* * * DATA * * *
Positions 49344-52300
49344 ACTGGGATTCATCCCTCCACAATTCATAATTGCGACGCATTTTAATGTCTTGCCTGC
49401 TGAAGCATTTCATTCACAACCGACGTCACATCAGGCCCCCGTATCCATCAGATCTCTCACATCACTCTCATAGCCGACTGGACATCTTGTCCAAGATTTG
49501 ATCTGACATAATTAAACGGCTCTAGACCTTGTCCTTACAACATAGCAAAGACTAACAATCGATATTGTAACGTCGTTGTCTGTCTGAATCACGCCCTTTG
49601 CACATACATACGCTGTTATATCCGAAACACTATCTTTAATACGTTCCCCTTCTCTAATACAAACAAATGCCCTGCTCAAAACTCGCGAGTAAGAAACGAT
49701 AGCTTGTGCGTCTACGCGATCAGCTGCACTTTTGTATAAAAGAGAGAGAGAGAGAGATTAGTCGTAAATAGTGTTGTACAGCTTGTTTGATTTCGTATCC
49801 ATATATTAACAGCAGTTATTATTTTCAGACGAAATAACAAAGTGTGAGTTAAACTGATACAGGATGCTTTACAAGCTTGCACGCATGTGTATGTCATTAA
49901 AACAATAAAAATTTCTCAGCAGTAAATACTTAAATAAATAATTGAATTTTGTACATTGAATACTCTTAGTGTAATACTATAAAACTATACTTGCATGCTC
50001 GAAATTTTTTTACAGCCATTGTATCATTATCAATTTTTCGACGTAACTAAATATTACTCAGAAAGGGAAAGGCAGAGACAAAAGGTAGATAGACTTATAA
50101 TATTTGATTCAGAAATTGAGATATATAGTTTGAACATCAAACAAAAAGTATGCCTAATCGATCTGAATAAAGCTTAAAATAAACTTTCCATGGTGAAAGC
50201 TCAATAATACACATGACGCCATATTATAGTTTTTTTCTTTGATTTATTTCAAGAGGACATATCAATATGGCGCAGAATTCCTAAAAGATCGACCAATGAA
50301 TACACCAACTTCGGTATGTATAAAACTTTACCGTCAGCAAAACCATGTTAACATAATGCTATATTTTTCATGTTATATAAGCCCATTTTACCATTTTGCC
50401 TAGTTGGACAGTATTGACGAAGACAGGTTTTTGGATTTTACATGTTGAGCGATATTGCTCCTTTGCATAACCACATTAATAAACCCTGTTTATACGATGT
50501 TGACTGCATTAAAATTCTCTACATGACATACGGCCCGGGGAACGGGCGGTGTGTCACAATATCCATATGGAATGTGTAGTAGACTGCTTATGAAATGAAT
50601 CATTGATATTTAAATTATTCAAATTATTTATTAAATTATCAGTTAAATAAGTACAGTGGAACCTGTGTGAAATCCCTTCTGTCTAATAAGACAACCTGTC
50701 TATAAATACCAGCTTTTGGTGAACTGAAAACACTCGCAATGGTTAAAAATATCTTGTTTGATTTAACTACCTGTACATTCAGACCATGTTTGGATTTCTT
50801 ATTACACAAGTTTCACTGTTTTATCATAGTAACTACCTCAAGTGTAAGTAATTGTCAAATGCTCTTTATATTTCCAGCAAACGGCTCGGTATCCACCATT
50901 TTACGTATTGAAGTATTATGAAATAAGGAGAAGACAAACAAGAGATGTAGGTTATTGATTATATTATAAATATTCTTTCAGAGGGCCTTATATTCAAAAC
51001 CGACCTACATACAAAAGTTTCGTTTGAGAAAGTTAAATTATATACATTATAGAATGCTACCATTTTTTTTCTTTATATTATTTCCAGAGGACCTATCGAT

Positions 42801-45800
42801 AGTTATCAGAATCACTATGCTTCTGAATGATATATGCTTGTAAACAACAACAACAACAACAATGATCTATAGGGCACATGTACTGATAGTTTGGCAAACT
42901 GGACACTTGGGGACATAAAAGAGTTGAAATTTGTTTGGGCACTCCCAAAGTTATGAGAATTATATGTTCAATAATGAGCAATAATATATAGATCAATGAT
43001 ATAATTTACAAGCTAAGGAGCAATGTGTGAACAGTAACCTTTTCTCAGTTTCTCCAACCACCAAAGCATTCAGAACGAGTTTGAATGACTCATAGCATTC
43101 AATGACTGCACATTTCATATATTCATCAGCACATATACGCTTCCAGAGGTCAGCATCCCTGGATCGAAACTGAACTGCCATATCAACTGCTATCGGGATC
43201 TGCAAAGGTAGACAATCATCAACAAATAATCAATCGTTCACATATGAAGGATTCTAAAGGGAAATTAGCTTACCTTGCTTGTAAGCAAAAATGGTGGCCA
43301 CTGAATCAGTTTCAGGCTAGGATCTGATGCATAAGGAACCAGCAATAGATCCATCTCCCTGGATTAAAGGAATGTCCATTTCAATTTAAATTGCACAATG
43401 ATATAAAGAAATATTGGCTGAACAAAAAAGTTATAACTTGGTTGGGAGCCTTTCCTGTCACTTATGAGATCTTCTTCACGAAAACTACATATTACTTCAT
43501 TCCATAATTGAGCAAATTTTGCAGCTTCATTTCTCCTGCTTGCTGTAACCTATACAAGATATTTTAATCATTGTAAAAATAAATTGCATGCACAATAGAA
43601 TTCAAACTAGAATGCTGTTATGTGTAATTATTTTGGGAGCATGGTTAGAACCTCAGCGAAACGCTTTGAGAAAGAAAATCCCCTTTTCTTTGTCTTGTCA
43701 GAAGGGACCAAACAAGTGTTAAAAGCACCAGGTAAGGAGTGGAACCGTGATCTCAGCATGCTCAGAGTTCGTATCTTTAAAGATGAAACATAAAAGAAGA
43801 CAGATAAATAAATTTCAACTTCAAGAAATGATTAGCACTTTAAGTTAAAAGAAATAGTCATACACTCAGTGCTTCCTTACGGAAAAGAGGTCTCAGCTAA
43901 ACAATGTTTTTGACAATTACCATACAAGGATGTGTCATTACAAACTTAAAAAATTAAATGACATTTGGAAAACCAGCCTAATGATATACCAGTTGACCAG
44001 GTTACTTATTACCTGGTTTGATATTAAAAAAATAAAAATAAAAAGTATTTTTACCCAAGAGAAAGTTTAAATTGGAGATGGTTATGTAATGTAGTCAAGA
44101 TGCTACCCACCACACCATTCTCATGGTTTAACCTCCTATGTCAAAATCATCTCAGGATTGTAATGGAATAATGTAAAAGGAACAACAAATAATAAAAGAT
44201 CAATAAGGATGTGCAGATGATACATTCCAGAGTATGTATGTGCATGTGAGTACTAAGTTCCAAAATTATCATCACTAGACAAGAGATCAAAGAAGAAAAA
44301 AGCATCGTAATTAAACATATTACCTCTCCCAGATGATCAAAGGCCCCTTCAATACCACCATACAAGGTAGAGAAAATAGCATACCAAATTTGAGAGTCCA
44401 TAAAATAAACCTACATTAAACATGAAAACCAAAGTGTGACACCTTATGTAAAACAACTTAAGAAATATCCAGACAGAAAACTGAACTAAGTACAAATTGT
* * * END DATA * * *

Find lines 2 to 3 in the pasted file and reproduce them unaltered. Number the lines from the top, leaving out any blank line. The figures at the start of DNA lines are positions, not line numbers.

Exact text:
49344 ACTGGGATTCATCCCTCCACAATTCATAATTGCGACGCATTTTAATGTCTTGCCTGC
49401 TGAAGCATTTCATTCACAACCGACGTCACATCAGGCCCCCGTATCCATCAGATCTCTCACATCACTCTCATAGCCGACTGGACATCTTGTCCAAGATTTG